The Red Cross Instructor Certificate will be issued to those completing the 
required work. This course is taught in alternate years. 

160. KINESIOLOGY 3 hours 
Prerequisite: Biology 11, 12. 

A study of joints and muscular structure and their relation to physical exercise. 
This course is taught in alternate years. 

161. PHYSIOLOGY OF EXERCISE 3 hours 
A nonlaboratory course emphasizing the physiological effects of muscular 
exercise, physical conditioning, and training. Significance of these effects for 
health and for performance in activity programs. This course is taught in 
alternate years. 

*164. ATHLETIC INJURIES 2 hours 

Prerequisite: Biology 11, 12. 

The study of treatment and prevention of athletic injuries. This course is 
taught in alternate years. 

PHYSICAL EDUCATION 

35. INTRODUCTION TO HEALTH, PHYSICAL EDUCATION AND RECREATION 3 hours 
A study into the aspect of physical education as a career, its relationship to 
related fields of education, general principles and philosophies, historical back- 
ground, and professional preparation. 

152. PHYSICAL EDUCATION IN THE ELEMENTARY SCHOOL 2 hours 

This course is designed primarily for elementary teachers and minors in 
Physical Education. Methods and materials, graded activities in games of low 
organization, team games, self-testing and rhythmic activities, and safety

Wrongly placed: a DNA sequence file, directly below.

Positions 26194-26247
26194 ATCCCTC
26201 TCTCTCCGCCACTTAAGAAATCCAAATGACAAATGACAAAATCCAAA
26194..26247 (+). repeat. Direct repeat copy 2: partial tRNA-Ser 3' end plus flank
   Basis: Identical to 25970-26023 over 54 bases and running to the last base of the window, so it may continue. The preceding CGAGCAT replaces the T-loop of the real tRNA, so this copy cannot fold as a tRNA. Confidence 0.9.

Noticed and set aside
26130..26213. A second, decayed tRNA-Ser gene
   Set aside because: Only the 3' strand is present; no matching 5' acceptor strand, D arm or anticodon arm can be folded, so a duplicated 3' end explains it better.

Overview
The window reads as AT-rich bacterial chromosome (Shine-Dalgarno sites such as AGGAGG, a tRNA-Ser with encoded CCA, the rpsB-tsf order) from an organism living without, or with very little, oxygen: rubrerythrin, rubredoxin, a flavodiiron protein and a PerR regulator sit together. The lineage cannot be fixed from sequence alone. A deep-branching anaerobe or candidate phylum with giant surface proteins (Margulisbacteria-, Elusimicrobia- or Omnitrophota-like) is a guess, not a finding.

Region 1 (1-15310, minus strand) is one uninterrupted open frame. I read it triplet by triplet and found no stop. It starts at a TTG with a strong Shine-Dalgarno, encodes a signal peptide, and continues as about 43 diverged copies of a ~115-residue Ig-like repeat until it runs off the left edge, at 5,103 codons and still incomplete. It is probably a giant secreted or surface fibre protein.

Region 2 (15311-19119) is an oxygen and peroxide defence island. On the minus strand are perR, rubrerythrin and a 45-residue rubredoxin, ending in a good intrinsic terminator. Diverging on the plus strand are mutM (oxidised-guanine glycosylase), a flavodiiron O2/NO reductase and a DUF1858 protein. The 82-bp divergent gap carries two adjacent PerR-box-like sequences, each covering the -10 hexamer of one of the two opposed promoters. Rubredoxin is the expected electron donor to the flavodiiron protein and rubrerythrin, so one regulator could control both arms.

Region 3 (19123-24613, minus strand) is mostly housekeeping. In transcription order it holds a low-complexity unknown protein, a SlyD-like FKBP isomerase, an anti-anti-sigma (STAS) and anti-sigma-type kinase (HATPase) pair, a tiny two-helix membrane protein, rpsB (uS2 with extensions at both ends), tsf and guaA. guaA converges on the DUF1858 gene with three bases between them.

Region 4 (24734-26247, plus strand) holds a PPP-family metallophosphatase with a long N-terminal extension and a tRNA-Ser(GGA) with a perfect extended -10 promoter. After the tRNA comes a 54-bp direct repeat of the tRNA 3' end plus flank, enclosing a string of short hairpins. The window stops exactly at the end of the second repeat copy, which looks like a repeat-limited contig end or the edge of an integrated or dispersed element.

measures. Observation and teaching of elementary school children will be 
scheduled. 



56 



HISTORY— POLITICAL SCIENCE 

170. HISTORY OF PHYSICAL EDUCATION 3 hours 

A study of the background of physical education. This course is taught in 
alternate years. 

175. AN INTRODUCTION TO MEASUREMENTS AND RESEARCH 

OF PHYSICAL EDUCATION 3 hours 

A survey of tests used in Physical Education and an introduction to statistical 
procedures for assaying data and how it may be applied to research. This will 
be offered in alternate years. 

*176. PRINCIPLES AND ADMINISTRATION OF HEALTH, PHYSICAL 

EDUCATION AND RECREATION 4 hours 

An integrated study of the principles and administrative concepts of Health, 
Physical Education and Recreation. This course is offered in alternate years. 

192. PROBLEMS IN PHYSICAL EDUCATION 2 hours 

Prerequisite: 1 75 or it may be taken concurrently. 

This course is for Physical Education majors only. Approval must be secured 
from the department head* prior to registration. 

RECREATION 

50. CAMP EDUCATION 2 hours 

A course designed to promote outdoor recreation and provide experience for those 
who are interested in Pathfinder summer-camp work. A weekend campout is 
included as part of the course. 

63. WATER SAFETY I hour 

Prerequisites: P.E. 62 or equivalent. 
Leads to Red Cross Senior Life Saving certification. 

98:99. RECREATIONAL SUPERVISION AND OFFICIATING 4 hours 

Study and participation in organizing and officiating in the intramural program. 
Limited to those who have taken 43, 44. Will be offered during 1969-70 school year 
and then will be discontinued. 

125. WATER SAFETY INSTRUCTOR I hour 

Prerequisite: P.E. 63 or Senior certificate. 
Leads to Red Cross Instructor certification. 

HISTORY— POLITICAL SCIENCE 
Jerome Clark, Floyd Greenleaf, Floyd Murdoch, Everett Watrous 

Major: Thirty hours including courses 1, 2; 53, 54; 183 and Political 
Science 115. At least two courses are to be taken in each of the fol- 
lowing areas as selected in counsel with a member of the History 
Department: 

Area I: American History 140, 145, 147, 148, 154, Political 

Science 116. 
Area II: European History 110, 112, 131, 132, 151, 161, 

Political Science 162.